In architecture, a hall is a relatively large space enclosed by a roof and walls.[1] In the Iron Age, a mead hall was such a simple building and was the residence of a lord and his retainers. Later, rooms were partitioned from it, and the space next to the front door became the entrance hall. Today, the (entrance) hall of a house is the space next to the front door or vestibule leading to the rooms directly and/or indirectly. Where the hall inside the front door of a house is elongated, it may be called a passage, corridor (from Spanish corredor used in El Escorial and 100 years later in Castle
Castle
Howard) or hallway.Contents1 History 2 Other uses2.1 Collegiate halls 2.2 Meeting hall 2.3 Religious halls 2.4 Public buildings3 Types 4 See also 5 References 6 External linksHistory[edit] In warmer climates the houses of the wealthy were often built around a courtyard, but in northern areas manors were built around a great hall
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Chinese Buddhism
Chinese Buddhism
Buddhism
or Han Buddhism
Buddhism
has shaped Chinese culture in a wide variety of areas including art, politics, literature, philosophy, medicine, and material culture. The translation of a large body of Indian Buddhist scriptures into Chinese and the inclusion of these translations together with works composed in China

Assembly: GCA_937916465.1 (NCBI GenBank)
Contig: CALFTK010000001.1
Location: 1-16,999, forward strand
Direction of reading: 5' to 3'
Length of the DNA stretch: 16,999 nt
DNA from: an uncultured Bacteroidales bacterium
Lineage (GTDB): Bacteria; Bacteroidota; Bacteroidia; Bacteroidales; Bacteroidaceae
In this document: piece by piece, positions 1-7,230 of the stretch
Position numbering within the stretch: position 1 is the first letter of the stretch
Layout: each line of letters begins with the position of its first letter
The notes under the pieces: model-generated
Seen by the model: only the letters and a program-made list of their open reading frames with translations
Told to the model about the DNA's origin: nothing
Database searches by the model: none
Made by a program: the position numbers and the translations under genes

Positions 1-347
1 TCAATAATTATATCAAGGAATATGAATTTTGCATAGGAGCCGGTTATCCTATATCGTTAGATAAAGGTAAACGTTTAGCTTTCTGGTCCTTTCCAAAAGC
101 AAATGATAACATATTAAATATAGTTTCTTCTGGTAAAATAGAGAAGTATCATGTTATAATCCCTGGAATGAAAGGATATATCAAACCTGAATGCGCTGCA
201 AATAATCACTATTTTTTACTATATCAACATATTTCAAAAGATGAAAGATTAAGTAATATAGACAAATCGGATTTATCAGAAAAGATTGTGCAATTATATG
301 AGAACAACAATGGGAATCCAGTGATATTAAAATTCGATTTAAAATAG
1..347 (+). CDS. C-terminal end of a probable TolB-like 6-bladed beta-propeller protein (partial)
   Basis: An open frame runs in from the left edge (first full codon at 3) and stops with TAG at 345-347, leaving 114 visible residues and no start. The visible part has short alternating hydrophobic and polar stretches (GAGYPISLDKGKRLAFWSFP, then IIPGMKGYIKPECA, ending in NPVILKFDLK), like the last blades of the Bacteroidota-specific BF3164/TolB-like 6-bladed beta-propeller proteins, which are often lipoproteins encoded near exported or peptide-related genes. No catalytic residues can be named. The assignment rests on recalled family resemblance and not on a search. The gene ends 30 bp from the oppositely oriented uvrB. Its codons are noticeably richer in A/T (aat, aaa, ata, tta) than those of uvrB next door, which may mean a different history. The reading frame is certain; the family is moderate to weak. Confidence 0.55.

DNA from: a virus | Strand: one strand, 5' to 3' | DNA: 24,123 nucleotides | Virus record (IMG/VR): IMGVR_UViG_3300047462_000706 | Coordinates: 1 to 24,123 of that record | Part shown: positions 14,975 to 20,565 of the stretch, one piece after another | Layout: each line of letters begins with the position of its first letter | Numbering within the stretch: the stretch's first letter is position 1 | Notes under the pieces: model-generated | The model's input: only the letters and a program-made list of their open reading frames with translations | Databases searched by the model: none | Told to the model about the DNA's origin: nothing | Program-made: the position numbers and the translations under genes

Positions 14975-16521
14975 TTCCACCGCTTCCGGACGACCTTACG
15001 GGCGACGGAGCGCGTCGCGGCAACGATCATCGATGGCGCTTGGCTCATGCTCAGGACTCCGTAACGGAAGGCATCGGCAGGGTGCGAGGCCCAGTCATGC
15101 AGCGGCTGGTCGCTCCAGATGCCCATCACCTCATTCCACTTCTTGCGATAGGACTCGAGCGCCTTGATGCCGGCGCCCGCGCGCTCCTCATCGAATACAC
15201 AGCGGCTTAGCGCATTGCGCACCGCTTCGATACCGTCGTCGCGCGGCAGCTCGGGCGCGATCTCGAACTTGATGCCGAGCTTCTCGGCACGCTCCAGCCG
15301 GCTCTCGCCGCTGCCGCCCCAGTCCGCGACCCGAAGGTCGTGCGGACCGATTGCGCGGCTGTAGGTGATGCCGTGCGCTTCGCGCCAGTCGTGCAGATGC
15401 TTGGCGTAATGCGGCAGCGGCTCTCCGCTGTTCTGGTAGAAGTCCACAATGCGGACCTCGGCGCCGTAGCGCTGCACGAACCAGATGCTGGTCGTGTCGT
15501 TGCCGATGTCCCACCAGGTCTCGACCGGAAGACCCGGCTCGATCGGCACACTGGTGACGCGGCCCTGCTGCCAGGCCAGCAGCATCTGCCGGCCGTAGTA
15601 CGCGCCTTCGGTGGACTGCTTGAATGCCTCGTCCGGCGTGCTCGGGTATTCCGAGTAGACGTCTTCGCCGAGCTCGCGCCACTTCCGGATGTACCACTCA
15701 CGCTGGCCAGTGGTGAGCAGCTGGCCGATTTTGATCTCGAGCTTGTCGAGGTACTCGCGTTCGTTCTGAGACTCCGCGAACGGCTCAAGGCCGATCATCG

China
into a printed canon had far-reaching implications for the dissemination of Buddhism
Buddhism
throughout the Chinese cultural sphere, including Korea, Japan, Ryukyu Islands
Ryukyu Islands
and Vietnam
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Tiantai
Tiantai
Tiantai
(Chinese: 天台; pinyin: PRC Standard Mandarin: Tiāntāi, ROC Standard Mandarin: Tiāntái) is a school of Buddhism
Buddhism
in China, Japan, Korea, and Vietnam
Vietnam
that reveres the Lotus Sutra
Lotus Sutra
as the highest teaching in Buddhism.[1] In Japan
Japan
the school is known as Tendai, in Korea
Korea
as Cheontae, and in Vietnam
Vietnam
as Thiên thai. The name is derived from the fact that Zhiyi
Zhiyi
(538–597 CE), the fourth patriarch, lived on Tiantai
Tiantai
Mountain.[2] Zhiyi
Zhiyi
is also regarded as the first major figure to make a significant break from the Indian tradition, to form an indigenous Chinese system
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List Of Buddhist Architecture In China
Buddhist
Buddhist
temples, monasteries, pagodas, grottoes, archaeological sites and colossal statues in China. This list is incomplete; you can help by expanding it.Contents1 Buddhist